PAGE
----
17. 17. Curriculum content 4. Movement in and out of cells 4.1 Diffusion Core • Define diffusion as the net movement of molecules from a region of their higher concentration to a region of their lower concentration down a concentration gradient, as a result of their random movement • Describe the importance of diffusion of gases and solutes and of water as a solvent 4.2 Active Transport Supplement • Define active transport as movement of ions in or out of a cell through the cell membrane, from a region of their lower concentration to a region of their higher concentration against a concentration gradient, using energy released during respiration • Discuss the importance of active transport as an energy-consuming process by which substances are transported against a concentration gradient, e.g. ion uptake by root hairs and uptake of glucose by epithelial cells of villi 4.3 Osmosis Core • Define osmosis as the diffusion of water molecules from a region of their higher concentration (dilute solution) to a region of their lower concentration (concentrated solution), through a partially permeable membrane • Describe the importance of osmosis in the uptake of water by plants, and its effects on plant and animal tissues Supplement • Describe and explain the importance of a water potential gradient in the uptake of water by plants Cambridge IGCSE Biology 0610 15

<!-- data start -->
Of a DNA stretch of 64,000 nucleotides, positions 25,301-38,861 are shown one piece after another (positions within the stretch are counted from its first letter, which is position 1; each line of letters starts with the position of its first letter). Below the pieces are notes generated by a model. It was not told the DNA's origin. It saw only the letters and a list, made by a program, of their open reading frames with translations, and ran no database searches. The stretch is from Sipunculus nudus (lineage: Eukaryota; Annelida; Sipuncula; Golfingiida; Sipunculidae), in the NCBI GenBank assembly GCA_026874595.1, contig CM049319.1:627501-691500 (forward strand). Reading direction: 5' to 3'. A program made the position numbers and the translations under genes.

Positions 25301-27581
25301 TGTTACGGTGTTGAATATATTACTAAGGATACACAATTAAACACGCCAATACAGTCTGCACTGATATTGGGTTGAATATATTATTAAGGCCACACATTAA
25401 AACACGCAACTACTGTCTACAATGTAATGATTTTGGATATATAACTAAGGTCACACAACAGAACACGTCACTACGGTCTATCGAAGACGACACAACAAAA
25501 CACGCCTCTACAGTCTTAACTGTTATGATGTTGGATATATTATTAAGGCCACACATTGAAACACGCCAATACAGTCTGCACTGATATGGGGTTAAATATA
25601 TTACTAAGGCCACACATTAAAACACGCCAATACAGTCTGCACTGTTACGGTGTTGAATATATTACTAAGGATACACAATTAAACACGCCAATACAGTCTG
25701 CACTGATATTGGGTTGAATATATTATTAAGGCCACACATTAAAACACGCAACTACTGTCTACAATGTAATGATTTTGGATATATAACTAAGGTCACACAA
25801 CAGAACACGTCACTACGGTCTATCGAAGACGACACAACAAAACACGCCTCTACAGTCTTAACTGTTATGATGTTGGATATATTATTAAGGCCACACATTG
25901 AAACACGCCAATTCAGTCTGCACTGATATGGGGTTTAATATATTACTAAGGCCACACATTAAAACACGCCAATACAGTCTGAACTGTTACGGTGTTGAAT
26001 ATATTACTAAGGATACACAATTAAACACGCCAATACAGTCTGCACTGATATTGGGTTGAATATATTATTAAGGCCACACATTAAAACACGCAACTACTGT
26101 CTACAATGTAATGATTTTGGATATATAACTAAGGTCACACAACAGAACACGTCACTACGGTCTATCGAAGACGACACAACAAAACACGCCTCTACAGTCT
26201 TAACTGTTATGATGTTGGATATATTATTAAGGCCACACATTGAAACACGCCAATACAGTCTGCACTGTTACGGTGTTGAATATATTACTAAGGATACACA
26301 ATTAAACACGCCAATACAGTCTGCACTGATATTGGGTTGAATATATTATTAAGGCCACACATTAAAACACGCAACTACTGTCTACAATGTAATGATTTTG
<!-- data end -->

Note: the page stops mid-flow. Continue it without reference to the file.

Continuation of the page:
18. 18. Curriculum content 5. Enzymes Core Supplement • Define the term catalyst as a substance that speeds up a chemical reaction and is not changed by the reaction • Define enzymes as proteins that function as biological catalysts • Explain enzyme action in terms of the ‘lock and key’ model • Investigate and describe the effect of changes in temperature and pH on enzyme activity • Explain the effect of changes in temperature and pH on enzyme activity • Describe the role of enzymes in the germination of seeds, and their uses in biological washing products and in the food industry (including pectinase and fruit juice) • Outline the use of microorganisms and fermenters to manufacture the antibiotic penicillin and enzymes for use in biological washing powders • Describe the role of the fungus Penicillium in the production of antibiotic penicillin 6. Nutrition Core • Define nutrition as taking in of nutrients which are organic substances and mineral ions, containing raw materials or energy for growth and tissue repair, absorbing and assimilating them 6.1 Nutrients Core • List the chemical elements that make up: • • fats • • carbohydrates proteins Describe the synthesis of large molecules from smaller basic units, i.e. • • amino acids to proteins • 16 simple sugars to starch and glycogen fatty acids and glycerol to fats and oils Cambridge IGCSE Biology 0610